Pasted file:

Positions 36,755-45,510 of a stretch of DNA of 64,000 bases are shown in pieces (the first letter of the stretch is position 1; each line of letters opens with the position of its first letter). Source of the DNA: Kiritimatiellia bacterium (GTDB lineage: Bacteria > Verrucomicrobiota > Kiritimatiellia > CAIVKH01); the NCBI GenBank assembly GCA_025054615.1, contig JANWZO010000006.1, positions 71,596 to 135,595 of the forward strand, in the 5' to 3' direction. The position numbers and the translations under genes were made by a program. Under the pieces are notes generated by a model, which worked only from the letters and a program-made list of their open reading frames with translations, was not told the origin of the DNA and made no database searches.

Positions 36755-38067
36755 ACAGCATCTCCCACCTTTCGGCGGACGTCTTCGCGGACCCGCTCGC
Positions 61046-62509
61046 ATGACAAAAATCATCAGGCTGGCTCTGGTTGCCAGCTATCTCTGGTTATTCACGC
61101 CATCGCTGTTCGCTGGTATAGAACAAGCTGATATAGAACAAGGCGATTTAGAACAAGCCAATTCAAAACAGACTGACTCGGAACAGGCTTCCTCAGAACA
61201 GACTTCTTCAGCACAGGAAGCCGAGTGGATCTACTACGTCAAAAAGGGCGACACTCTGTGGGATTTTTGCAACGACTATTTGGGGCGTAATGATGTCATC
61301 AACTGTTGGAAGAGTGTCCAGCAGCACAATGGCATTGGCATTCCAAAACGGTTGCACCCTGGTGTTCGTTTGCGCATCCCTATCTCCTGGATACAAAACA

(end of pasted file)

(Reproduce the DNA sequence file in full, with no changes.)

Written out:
Positions 36,755-45,510 of a stretch of DNA of 64,000 bases are shown in pieces (the first letter of the stretch is position 1; each line of letters opens with the position of its first letter). Source of the DNA: Kiritimatiellia bacterium (GTDB lineage: Bacteria > Verrucomicrobiota > Kiritimatiellia > CAIVKH01); the NCBI GenBank assembly GCA_025054615.1, contig JANWZO010000006.1, positions 71,596 to 135,595 of the forward strand, in the 5' to 3' direction. The position numbers and the translations under genes were made by a program. Under the pieces are notes generated by a model, which worked only from the letters and a program-made list of their open reading frames with translations, was not told the origin of the DNA and made no database searches.

Positions 36755-38067
36755 ACAGCATCTCCCACCTTTCGGCGGACGTCTTCGCGGACCCGCTCGC
Positions 61046-62509
61046 ATGACAAAAATCATCAGGCTGGCTCTGGTTGCCAGCTATCTCTGGTTATTCACGC
61101 CATCGCTGTTCGCTGGTATAGAACAAGCTGATATAGAACAAGGCGATTTAGAACAAGCCAATTCAAAACAGACTGACTCGGAACAGGCTTCCTCAGAACA
61201 GACTTCTTCAGCACAGGAAGCCGAGTGGATCTACTACGTCAAAAAGGGCGACACTCTGTGGGATTTTTGCAACGACTATTTGGGGCGTAATGATGTCATC
61301 AACTGTTGGAAGAGTGTCCAGCAGCACAATGGCATTGGCATTCCAAAACGGTTGCACCCTGGTGTTCGTTTGCGCATCCCTATCTCCTGGATACAAAACA